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Electrification Europe Summit: aeronautics in the spotlight
Over the course of two days, about 800 people took part in discussions on the subject of electrification. The program included: plenary sessions and round tables to present the various solutions and innovations developed. While electrification concerns many different sectors, the advances made in the field of aeronautics were at the heart of the discussions.
Adrien Daste / Safran
"We need to find the best energy option for the aviation industry," explained Stéphane Cueille. Senior Executive VP for R&T and Innovation. "There are specific physical characteristics that are inherent to the aeronautics industry, and in particular constraints relating to mass. All-electric propulsion is not yet on the horizon for large commercial aircraft: for example, if we wanted to use electric motors to power the equivalent of the current generation of single-aisle aircraft, we would have to carry more than 180 tons of batteries, whereas the current aircraft itself only weighs about 80 tons. »
Although all-electric aircraft are not yet a reality, aircraft electrification is moving forward quite quickly. As a major player in this field, Safran is actively involved in developing innovations for small aircraft and VTOLs, as well as hybrid propulsion systems for regional aviation.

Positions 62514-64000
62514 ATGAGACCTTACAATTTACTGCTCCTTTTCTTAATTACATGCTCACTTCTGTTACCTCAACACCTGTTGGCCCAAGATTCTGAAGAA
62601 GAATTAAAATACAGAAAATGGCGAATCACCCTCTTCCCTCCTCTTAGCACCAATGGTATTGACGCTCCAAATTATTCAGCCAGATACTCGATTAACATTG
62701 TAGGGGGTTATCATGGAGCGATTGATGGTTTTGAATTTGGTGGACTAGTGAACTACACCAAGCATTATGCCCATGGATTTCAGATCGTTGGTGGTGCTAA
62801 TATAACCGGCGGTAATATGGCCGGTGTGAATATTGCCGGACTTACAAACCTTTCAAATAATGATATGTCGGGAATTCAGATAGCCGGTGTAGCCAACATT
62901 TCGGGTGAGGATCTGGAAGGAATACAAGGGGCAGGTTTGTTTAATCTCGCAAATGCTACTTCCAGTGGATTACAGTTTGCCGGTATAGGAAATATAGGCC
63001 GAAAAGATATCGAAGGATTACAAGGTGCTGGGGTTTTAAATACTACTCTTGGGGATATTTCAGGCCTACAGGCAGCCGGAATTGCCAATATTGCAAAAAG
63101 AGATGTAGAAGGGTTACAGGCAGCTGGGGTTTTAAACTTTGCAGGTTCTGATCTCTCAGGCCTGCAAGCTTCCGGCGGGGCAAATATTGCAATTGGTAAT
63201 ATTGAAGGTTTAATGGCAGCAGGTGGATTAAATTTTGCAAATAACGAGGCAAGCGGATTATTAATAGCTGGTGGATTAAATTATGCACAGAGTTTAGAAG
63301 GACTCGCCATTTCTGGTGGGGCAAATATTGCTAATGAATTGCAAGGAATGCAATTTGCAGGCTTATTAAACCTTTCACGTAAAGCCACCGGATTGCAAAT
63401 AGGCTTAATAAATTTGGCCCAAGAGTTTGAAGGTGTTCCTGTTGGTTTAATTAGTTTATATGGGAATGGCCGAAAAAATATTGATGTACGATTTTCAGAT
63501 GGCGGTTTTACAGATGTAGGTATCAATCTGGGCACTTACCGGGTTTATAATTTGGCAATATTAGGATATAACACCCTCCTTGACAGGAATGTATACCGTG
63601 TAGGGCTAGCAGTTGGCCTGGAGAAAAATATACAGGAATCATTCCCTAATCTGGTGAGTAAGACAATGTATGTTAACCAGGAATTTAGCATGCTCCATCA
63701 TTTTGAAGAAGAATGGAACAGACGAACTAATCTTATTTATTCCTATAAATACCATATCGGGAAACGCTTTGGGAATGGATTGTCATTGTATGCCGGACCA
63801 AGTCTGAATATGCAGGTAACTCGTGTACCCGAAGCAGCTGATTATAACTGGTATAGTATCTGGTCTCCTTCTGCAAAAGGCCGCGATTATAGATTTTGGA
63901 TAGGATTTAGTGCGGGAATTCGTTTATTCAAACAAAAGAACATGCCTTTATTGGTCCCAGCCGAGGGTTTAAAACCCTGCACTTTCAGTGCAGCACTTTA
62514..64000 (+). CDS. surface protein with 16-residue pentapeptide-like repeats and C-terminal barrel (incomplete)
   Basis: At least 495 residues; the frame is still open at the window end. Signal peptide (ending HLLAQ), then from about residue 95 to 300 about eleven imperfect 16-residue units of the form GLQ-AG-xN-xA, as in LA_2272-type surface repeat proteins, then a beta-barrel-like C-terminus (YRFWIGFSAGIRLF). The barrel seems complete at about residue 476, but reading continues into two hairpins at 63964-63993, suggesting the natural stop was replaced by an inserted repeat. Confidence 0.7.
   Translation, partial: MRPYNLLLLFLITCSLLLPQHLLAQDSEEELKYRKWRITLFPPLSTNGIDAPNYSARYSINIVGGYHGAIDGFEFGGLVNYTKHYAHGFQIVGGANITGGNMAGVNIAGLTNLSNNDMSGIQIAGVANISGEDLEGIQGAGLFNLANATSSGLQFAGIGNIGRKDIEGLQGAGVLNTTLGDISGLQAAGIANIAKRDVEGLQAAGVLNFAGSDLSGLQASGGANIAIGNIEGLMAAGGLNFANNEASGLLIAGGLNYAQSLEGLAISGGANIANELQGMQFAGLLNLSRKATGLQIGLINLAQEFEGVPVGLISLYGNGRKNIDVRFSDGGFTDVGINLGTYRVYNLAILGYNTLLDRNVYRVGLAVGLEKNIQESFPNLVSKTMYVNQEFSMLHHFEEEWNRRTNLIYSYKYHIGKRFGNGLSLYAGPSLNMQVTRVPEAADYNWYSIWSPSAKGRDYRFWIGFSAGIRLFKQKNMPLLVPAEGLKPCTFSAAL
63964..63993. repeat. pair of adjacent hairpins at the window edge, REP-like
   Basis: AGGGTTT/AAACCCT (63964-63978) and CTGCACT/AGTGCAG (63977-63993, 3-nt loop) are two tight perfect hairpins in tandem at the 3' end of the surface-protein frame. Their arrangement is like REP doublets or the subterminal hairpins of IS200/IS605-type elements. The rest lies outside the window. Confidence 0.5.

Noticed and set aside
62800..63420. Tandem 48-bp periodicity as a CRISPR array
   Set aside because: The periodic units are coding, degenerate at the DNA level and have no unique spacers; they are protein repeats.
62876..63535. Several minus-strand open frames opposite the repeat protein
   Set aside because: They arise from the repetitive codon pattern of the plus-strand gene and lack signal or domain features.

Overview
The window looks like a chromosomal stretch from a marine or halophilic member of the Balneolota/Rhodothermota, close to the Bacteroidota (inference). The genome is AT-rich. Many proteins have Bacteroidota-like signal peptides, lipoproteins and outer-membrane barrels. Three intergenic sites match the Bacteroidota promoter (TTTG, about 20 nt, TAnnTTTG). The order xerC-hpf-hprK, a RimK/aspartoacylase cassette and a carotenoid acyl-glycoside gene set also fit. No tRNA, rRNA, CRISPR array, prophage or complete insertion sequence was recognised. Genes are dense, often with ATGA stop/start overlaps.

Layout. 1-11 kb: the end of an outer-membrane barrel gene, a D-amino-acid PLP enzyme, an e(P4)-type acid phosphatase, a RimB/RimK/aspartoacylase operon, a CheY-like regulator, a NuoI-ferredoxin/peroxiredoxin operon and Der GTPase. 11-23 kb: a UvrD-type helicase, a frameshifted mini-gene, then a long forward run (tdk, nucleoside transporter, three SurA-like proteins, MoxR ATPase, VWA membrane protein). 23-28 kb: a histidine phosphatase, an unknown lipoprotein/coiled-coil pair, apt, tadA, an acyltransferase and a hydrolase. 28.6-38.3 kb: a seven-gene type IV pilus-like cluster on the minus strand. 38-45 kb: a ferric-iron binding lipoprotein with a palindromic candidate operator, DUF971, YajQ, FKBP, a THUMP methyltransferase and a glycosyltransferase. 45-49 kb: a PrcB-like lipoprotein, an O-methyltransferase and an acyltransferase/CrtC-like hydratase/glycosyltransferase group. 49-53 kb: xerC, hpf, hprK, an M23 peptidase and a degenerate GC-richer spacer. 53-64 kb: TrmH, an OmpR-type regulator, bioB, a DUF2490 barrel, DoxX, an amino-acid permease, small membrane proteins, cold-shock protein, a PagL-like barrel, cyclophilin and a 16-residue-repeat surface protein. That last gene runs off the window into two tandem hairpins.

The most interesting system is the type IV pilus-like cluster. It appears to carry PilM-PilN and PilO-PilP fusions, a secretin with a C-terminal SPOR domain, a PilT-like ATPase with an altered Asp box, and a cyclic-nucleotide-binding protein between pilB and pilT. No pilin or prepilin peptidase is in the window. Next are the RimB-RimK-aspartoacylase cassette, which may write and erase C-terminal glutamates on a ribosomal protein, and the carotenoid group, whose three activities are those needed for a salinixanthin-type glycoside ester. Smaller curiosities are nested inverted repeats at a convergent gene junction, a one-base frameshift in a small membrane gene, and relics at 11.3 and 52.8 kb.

Stéphane Cueille also spoke about advances in other equally important areas of innovation: "The industry is working to develop the use of sustainable alternative fuels, which are considered one of the essential means of achieving sustainability in the air transport sector. We must continue to support research projects focusing on bio-fuels, as well as other sustainable synthetic or mixed sources, such as Power to liquid, which consists of synthesizing kerosene using carbon-neutral electricity, water and CO2».
All the players in the aeronautics sector are committed to the same objective of halving their CO2 emission by 2050, even though air traffic is growing by 4% a year.
"The aeronautics industry has set itself ambitious targets," noted Stéphane Cueille. "To achieve these goals, Safran must take on many stimulating challenges and develop exciting innovations that will undoubtedly transform aircraft architecture. One thing is certain; energy efficiency will remain a key component of the strategy: the next generation of aircraft needs to deliver a reduction in fuel consumption equal to that made by the two previous generations!"»
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